How to test drive a car
Next, let’s look at what happens during the test drive. This is where the pedal hits the metal, literally, and it’s where you’ll get the most information about the actual driving experience. Sometimes, this can be where buyers realize a car they thought was so-so on paper is spectacular on the road. Here’s what to get a feel for:
- Brakes and acceleration: These are both critical to your driving experience and safety. As you drive, take note of how the car brakes and accelerates. Is it appropriately responsive for your style of driving or will it require significant re-adjustment on your part?
- Steering and handling: Similar to brakes and acceleration, the steering and overall handling of the vehicle should feel comfortable to the way you tend to drive. Does the steering feel smooth, or do you have to wrestle with it? Can it handle sharp turns like highway off-ramps? Is it easy to park?
- Cabin and driver’s seat: You'll be spending almost all your time in the car here, so take note of your impressions of the cabin and driver’s seat as you drive. Is it quiet and comfortable? Can you get in and out of the driver’s seat easily? Are the dashboard lights and symbols easy to understand as you’re driving?
- Tech features: Features like backup cameras or Bluetooth connection may sound great, but not if the footage is grainy or the Bluetooth never wants to connect to your device. These additional features should enhance your driving experience, not hinder it.
In addition to the above, it’s also helpful to keep an ear out for any odd noises. A new car in good condition should typically be fairly quiet as it drives, so note any odd noises you notice as it drives. These could indicate some kind of mechanical defect in the vehicle.
After your test drive
Once you’re back at the dealership, you may want to follow up on a few points such as:
- Whether there's a warranty on the car and what the terms and coverage are.
- The car’s fuel requirements and any other specifics about servicing and maintenance, such as recommended maintenance schedules.
- Whether you’re allowed to bring the car to your own mechanic for a second opinion before buying. This should generally be acceptable in most cases and refusing this request could be a potential red flag.
- The possibility of an extended test drive, which lets you take the car home overnight or for a few days so you can really get a feel for it.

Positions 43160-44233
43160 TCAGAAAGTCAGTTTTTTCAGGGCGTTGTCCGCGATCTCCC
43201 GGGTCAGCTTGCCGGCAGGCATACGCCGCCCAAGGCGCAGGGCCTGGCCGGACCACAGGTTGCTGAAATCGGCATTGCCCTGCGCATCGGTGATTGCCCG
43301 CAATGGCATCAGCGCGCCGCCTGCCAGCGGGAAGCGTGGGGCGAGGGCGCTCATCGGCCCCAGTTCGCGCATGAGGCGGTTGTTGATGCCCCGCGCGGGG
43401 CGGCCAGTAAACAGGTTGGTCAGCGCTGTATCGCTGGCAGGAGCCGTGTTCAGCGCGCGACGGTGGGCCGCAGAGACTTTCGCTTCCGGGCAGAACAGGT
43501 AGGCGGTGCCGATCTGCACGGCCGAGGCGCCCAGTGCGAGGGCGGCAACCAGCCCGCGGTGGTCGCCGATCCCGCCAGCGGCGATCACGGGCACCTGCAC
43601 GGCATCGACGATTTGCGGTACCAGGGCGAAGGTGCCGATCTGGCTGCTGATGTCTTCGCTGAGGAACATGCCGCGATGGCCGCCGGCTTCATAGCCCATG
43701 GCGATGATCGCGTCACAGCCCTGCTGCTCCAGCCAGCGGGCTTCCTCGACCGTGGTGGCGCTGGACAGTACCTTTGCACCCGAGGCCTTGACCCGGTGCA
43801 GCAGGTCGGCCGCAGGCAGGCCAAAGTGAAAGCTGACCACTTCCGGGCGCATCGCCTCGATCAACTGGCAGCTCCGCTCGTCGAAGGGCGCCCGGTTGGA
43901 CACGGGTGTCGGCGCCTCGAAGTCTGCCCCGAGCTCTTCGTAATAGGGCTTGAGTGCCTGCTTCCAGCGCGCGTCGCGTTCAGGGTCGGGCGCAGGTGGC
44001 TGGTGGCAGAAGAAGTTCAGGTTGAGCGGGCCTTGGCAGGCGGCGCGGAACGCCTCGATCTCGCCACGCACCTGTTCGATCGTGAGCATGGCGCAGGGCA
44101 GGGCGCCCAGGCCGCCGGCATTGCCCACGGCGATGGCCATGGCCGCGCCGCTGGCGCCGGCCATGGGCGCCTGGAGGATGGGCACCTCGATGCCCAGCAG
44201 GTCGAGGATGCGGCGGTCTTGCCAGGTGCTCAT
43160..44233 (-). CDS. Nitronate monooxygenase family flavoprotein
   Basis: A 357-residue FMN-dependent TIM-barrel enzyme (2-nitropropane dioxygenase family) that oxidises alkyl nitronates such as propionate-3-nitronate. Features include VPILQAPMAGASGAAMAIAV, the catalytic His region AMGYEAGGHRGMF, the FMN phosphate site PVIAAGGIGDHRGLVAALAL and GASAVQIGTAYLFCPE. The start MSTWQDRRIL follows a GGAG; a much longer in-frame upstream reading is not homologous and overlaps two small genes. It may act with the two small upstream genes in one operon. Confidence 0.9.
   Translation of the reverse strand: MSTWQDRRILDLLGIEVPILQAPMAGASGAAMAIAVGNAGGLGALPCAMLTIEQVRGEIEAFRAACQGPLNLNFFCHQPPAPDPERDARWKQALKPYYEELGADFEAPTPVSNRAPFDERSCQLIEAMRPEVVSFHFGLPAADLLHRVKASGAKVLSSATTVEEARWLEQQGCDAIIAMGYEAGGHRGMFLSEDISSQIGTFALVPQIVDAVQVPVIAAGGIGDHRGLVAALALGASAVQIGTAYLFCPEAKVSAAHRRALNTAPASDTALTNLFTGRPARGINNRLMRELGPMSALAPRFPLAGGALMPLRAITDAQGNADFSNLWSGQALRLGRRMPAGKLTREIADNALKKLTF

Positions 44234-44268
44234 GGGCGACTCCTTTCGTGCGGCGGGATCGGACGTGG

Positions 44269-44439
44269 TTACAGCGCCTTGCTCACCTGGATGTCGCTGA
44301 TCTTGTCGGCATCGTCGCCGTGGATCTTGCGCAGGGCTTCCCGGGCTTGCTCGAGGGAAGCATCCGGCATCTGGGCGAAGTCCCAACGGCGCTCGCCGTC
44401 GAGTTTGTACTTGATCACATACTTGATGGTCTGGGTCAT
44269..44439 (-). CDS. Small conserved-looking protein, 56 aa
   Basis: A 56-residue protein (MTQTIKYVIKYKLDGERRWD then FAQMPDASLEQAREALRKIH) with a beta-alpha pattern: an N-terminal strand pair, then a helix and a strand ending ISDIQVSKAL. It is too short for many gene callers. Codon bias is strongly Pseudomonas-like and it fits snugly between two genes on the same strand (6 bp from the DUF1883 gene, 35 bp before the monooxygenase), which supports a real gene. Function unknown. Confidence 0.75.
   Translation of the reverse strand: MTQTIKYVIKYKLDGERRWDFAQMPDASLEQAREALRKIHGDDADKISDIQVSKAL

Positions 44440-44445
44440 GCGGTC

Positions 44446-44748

If the test drive goes smoothly, there’s a chance your salesperson might assume you’re ready to talk about the details. It’s okay to let them know if you’re not quite ready for that conversation yet. You can head out to your next test drive appointment or review your notes thoroughly back at home. Taking the time you need to collect your thoughts can help you make a more informed choice.
“The dealer should be a trusted teammate in your car buying journey”, says Tapp. “Don’t be afraid to ask them questions and lean on them for expertise and guidance.”
Buying from a private seller?
Taking a test drive when you’re buying a car from a private seller isn’t that much different from buying a new car at a dealership. Scheduling an appointment for the test drive may become mandatory, as you may not be able to just pull up to someone’s house unannounced the way you could at a dealership.
Since it’s a used car, you may also want to inquire about a vehicle history report to help ensure the car hasn’t been in any major accidents or undergone drastic repairs. Bringing a friend along may help give you an added sense of safety, and, as you learned above, they can also be useful for helping you record your impressions.
Making the most out of your test drive is really a matter of being conscientious and thoughtful. Before you test drive a car, you can save yourself some time by scheduling appointments so the car is ready and waiting for you when you get there. When you arrive, it’s best to examine the car thoroughly — inside and out, front and back. It also helps to take note of everything that sticks out (good or bad) and to record those notes somewhere you can easily reference later. Car shopping is a personal process, and a thoughtfully conducted test drive can help identify the perfect car for you.